Check the rear wheel Paralever pin play (by locking on the rear brake) at regular intervals if you adopt the 'No Loctite' procedure for the pins.

The gearbox is normally a bit 'clunky' in use so be sure that it really is a faulty output shaft bearing before pulling and stripping the gearbox.

You seem to know what you are doing and having a lot of fun with the bike!
I have always believed that the R1100RT is the best of the Oilheads but I'm biased having had mine for around 20 years now. :smile:

Re: R1100RT, the story so far

Posted: Tue Jun 19, 2018 7:24 am
by Howard64180
Hi Ced, thanks for your detailed reply.

The wiring on the HES looks untouched, so I'm hoping it was replacement rather than repair. (Ah, just realised - When I say sheathing, I mean the plastic cover on the connector.)

It was actually the main swinging arm threads in the gearbox that were stripped. I could see the stripped pin on the inside of the gearbox housing before I took it out. That particular pin was surprisingly tight given that it was stripped and there was no Loctite on it - took heat and a breaker bar.

The clunking noise occurred when turning the rear wheel by hand, and I could just barely turn the output shaft by hand. The gearbox is now stripped and there is definitely a rough bearing on the output shaft. One of the input shaft bearings is a bit loose so I'll replace that too.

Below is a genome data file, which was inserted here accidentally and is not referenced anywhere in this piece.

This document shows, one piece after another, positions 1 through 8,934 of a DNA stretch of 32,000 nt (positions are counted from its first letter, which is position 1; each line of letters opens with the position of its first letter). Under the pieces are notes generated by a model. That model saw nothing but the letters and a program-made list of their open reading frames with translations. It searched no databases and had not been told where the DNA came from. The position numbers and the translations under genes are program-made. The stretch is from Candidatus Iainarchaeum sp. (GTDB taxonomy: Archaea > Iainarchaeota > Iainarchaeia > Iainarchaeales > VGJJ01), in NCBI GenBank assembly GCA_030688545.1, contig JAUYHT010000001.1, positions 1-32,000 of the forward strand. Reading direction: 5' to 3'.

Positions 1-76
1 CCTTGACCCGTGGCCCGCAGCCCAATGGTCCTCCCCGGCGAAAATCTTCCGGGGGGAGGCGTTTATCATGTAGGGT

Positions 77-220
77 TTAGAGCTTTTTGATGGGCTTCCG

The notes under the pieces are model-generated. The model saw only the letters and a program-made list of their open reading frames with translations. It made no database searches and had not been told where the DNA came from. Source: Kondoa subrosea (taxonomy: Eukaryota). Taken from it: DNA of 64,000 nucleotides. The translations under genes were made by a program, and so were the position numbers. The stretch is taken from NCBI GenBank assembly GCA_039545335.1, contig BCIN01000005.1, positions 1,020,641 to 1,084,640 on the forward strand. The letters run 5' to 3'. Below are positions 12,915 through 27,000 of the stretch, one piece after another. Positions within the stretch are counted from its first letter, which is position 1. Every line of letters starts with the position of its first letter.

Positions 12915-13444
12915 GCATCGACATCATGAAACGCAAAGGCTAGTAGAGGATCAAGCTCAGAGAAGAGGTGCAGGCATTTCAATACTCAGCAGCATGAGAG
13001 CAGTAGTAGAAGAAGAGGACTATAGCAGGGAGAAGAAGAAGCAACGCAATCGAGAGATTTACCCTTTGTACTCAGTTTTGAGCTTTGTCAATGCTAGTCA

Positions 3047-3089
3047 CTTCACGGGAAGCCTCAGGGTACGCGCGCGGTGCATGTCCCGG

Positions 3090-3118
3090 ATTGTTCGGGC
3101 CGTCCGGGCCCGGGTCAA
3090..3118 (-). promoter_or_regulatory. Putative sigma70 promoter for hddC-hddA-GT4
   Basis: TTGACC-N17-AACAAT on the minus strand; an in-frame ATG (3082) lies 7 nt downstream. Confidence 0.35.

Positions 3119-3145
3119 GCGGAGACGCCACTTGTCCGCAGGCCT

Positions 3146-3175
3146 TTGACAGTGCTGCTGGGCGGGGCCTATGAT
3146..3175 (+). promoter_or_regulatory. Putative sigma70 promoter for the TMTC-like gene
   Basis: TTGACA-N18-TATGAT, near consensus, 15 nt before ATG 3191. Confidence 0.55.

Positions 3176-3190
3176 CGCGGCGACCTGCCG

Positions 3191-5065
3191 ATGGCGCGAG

The only reason I look like I know what I'm doing is because I spend a lot on time on the internet! One thing I can't find out is, how much wear is acceptable on the selector forks? (I think Anton Largiader would say 'none'.) Bear in mind this is a M97 gearbox - it's the third gear selector fork on the intermediate shaft that looks a bit scored.


Re: R1100RT, the story so far

Posted: Tue Jun 19, 2018 9:26 am
by Galactic Greyhound
Hi Howard,

HES Connector sheathing (plastic cover):
This hardens with age and is crimped onto the main loom to keep it in position.
The method I adopt to access the connector is to use a Heat Gun on a low setting to soften the cover and then roll it up and over the connector halves and its crimp.

Sorry - Can't help you with the gearbox as I have never had mine apart let alone removed!
Post your query in the 'Oilhead Q&A' section as there are many guys here who have rebuilt gearboxes and/or are very knowledgable about them.

When refitting your driveshaft, make sure that the 'Phasing' of the UJs is correct.

I think I have been lucky with my R1100RT - only had to replace the Cylinder Head gaskets (oil weepage, later issue gaskets fitted), HES (at 55,000), shock absorbers (Hagon), brake lines (Goodridge braided), Fuel Tank Plate (pass-through connection for Fuel Gauge failed) and still on the original clutch at nearly 80,000 miles.
They are long-lasting and very capable long-distance tourers.

I would replace the HES unit however as it is getting near the end of its 50,000 mile lifespan if it has not already been changed.

Good luck with the restoration! :smile:

Re: R1100RT, the story so far

Posted: Tue Jun 19, 2018 1:21 pm
by Jockboxer
Hope you got it cheap!

Re: R1100RT, the story so far

Posted: Wed Jun 20, 2018 8:04 pm
by andys
It was an Ebay purchase (no, I never learn). I've had it about a month and have spent many hours in the shed!
I don't think you can blame ebay.
Being realistic, you can end up with a pup from any used bike source.
Having read this thread, I do feel very lucky with my 1100RS, purchased from James Sherlock.
Two years and only a couple of minor niggles.

Re: R1100RT, the story so far

Posted: Thu Jun 21, 2018 7:39 am
by Howard64180
No, I don't blame Ebay. To be honest, that was a senior moment, it was Gumtree :smile: